1st probable case of monkeypox virus reported in Ill.

City, state and public health officials confirmed the first probable case of the monkeypox...
City, state and public health officials confirmed the first probable case of the monkeypox virus in Illinois.(MGN)
Published: Jun. 2, 2022 at 1:08 PM CDT
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ILLINOIS (KFVS) - City, state and public health officials confirmed the first probable case of the monkeypox virus in Illinois.

According to a release from the Illinois Department of Public Health, it and the Chicago Department of Public Health announced a single presumptive case in an adult male Chicago resident with recent travel history to Europe.

IDPH said initial testing was completed Wednesday, June 1 at one of its laboratory, and confirmatory testing for monkeypox is pending at the Centers for Disease Control and Prevention.

Based on initial epidemiologic characteristics and the positive orthopoxvirus result at IDPH, health officials consider this a probable monkeypox infection.

The health departments are working with the CDC and the patient’s health care providers to identify people with whom the patient may have been in contact while they were infectious.

According to the IDPH, the person did not require hospitalization and is isolating at home in good condition.

To protect patient confidentiality, no further details relating to the patient will be disclosed.

The case remains isolated and at this time there is no indication there is a great risk of extensive local spread of the virus, as monkeypox does not spread as easily as the COVID-19 virus.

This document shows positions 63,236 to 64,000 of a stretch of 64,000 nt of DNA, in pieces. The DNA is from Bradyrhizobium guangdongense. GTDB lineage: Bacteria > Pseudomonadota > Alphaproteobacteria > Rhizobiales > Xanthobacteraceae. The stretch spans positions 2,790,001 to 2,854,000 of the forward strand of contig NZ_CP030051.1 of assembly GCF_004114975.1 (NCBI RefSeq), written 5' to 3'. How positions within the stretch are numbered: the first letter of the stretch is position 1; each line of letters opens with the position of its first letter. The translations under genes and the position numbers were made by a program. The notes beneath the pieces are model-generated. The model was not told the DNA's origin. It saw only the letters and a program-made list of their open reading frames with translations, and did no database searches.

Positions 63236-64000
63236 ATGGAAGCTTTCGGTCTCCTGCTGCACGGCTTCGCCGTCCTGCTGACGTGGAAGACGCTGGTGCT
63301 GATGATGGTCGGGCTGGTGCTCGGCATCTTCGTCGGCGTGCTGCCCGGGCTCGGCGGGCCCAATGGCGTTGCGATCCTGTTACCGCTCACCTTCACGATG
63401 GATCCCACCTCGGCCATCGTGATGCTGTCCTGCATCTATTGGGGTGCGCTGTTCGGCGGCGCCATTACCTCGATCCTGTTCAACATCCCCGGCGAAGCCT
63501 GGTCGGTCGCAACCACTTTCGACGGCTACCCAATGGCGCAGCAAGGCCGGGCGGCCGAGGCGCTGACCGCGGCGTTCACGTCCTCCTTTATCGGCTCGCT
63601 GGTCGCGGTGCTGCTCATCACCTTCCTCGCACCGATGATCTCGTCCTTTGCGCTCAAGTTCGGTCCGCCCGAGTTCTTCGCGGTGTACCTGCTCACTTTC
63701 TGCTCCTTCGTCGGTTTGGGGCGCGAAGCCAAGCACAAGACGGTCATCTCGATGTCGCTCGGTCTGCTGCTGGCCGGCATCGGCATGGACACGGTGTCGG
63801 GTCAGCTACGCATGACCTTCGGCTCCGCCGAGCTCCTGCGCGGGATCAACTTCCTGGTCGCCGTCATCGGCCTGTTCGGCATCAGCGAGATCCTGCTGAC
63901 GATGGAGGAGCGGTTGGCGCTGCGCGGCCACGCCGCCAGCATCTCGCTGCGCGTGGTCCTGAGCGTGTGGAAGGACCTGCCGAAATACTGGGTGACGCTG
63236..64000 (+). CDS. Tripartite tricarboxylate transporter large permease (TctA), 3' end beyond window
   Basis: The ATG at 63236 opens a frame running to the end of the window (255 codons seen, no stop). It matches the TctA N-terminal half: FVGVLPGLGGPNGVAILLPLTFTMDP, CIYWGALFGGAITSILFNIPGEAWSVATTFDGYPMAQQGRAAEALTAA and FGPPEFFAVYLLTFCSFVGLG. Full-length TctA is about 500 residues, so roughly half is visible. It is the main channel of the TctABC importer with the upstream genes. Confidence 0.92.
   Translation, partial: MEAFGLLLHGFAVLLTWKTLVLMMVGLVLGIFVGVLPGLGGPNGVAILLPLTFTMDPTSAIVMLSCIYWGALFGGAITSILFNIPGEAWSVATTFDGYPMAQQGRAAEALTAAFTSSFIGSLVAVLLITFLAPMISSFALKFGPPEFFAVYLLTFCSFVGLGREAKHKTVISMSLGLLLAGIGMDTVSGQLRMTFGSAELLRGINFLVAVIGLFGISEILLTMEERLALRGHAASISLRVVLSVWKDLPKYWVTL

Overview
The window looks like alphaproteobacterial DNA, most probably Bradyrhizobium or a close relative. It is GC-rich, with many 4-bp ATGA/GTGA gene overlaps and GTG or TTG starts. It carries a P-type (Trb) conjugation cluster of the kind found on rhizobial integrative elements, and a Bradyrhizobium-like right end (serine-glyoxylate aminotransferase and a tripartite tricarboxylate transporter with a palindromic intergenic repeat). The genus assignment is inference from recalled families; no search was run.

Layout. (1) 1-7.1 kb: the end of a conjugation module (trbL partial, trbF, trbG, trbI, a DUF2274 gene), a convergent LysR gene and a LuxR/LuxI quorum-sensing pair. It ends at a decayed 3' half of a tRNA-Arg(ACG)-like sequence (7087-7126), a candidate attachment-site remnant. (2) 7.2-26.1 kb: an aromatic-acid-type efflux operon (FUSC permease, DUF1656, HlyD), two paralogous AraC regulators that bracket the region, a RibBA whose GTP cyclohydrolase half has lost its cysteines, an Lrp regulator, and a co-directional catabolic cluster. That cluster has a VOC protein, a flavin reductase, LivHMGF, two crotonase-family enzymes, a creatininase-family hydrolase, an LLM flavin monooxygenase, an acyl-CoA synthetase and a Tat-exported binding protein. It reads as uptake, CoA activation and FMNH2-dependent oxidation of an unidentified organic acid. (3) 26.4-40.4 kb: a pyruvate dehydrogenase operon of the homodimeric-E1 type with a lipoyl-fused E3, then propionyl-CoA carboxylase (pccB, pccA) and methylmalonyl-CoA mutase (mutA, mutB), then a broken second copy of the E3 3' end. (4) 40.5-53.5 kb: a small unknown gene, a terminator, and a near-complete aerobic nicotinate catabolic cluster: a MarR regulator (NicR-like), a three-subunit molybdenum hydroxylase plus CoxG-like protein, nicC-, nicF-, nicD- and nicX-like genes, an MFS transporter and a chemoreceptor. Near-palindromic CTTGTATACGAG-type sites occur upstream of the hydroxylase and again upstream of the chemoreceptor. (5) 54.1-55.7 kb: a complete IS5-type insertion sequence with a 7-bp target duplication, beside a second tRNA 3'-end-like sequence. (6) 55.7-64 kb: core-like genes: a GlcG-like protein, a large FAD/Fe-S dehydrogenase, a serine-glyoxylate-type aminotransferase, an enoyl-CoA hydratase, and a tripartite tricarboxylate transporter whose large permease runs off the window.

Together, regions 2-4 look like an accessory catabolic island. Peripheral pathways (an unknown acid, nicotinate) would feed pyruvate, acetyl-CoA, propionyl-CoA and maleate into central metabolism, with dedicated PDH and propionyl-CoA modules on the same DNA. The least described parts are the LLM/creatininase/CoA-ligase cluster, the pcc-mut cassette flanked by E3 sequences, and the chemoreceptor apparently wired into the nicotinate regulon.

Person to person transmission is possible through close physical contact with body fluids, monkeypox sores, items that have been contaminated with fluids or sores (clothing, bedding, etc.), or through respiratory droplets following prolonged face-to-face contact.

According to IDPH, it typically begins with flu-like symptoms and swelling of the lymph nodes, and progresses to a rash on the face and body.

Most infections last 2 to 4 weeks.

Monkeypox is typically endemic to parts of central and west Africa, and people can be exposed through bites or scratches from rodents and small mammals, preparing wild game, or having contact with an infected animal or possibly animal products.

Beginning in 2022, multiple cases of monkeypox have been reported in several countries that do not normally report monkeypox, including the United States.

On May 18, a U.S. resident tested positive for monkeypox after returning to the U.S. from Canada.

As of June 2, the CDC reports 19 confirmed cases of orthopox/monkeypox across multiple states including California, Colorado, Florida, Georgia, Massachusetts, New York, Utah, Virginia and Washington.

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